By Helen Ross, PGATOUR.COM
AKRON, Ohio -- When Jason Dufner was a teenager growing up in Cleveland, the aspiring young golfer would come to watch the pros play Firestone Country Club each summer.
"So (I'm) familiar with the course a little bit watching other guys play," he acknowledged.
Back then the tournament was the NEC World Series of Golf, and like the World Golf Championships-Bridgestone Invitational the fabled course now hosts, all the game's best came to play. And this year, Dufner is among that number after picking up the first two wins of his PGA TOUR career.
Dufner's first two competitive rounds at Firestone have been extremely solid, too. He opened with a 67, then posted a 66 on Friday that included a birdie on the 18th hole and lifted him to sole possession of fourth, five strokes behind Jim Furyk.
Dufner may have had plenty of ticket requests to fulfill this week but he's enjoyed playing in front of family and friends.
"It's nice to come back and play in front of a lot of folks that haven't had a chance to see me play up close," Dufner said. "... I don't have a lot of experience on this course, but I'm from this area, and it's good to play in front of a home crowd."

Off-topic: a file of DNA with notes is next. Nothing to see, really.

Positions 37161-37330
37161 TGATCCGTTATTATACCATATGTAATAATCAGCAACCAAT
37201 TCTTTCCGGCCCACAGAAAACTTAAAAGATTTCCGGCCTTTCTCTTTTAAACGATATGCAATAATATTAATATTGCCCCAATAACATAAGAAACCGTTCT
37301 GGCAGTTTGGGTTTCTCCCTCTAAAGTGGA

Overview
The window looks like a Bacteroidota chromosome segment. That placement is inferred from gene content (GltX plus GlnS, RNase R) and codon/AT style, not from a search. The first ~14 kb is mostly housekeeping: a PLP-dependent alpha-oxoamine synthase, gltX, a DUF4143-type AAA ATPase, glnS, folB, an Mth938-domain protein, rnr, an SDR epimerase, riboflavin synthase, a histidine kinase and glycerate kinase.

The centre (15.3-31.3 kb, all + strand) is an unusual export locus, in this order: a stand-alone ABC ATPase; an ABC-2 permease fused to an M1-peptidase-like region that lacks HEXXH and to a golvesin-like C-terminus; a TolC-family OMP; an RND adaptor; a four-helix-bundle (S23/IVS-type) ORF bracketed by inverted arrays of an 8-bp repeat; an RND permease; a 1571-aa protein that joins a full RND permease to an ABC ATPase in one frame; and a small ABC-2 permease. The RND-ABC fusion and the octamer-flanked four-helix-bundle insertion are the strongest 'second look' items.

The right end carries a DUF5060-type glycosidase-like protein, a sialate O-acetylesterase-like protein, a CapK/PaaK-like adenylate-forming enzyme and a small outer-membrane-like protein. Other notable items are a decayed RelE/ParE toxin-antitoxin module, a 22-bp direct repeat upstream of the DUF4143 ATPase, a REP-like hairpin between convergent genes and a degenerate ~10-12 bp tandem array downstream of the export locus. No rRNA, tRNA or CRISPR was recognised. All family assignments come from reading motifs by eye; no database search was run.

Dufner's played his usually steady game over the first two rounds. He's second in fairways hit, missing just eight; tied for sixth in putting with 27 each day and tied for ninth in greens in regulation.
"Everything has been good," Dufner said. "I've been able to hit the fairways, which is nice for me. I can hit a lot of drivers which gives me shorter clubs into the holes, so I can be more aggressive. And I've putted pretty good I feel like. ... I think I've got four bogeys for the week and three of them are on par 5s, so I've got to work on that a little bit."
Dufner could take over the lead in the FedExCup from Tiger Woods if he finishes first or second on Sunday. He'd also be the first player making his Bridgestone Invitational debut -- aside from Tiger Woods in the inaugural event in 1999 -- to win in his first appearance.
The Auburn grad doesn’t want to get ahead of himself, though.
"We've got two more days left," Dufner said. "Depends on what the weather does, how the course responds to what they're doing out there. If it gets firmer and faster it's obviously tougher to shoot low scores. Feel like I'm in pretty good position heading into the weekend and a couple guys in front of me, so hopefully I can chase them down."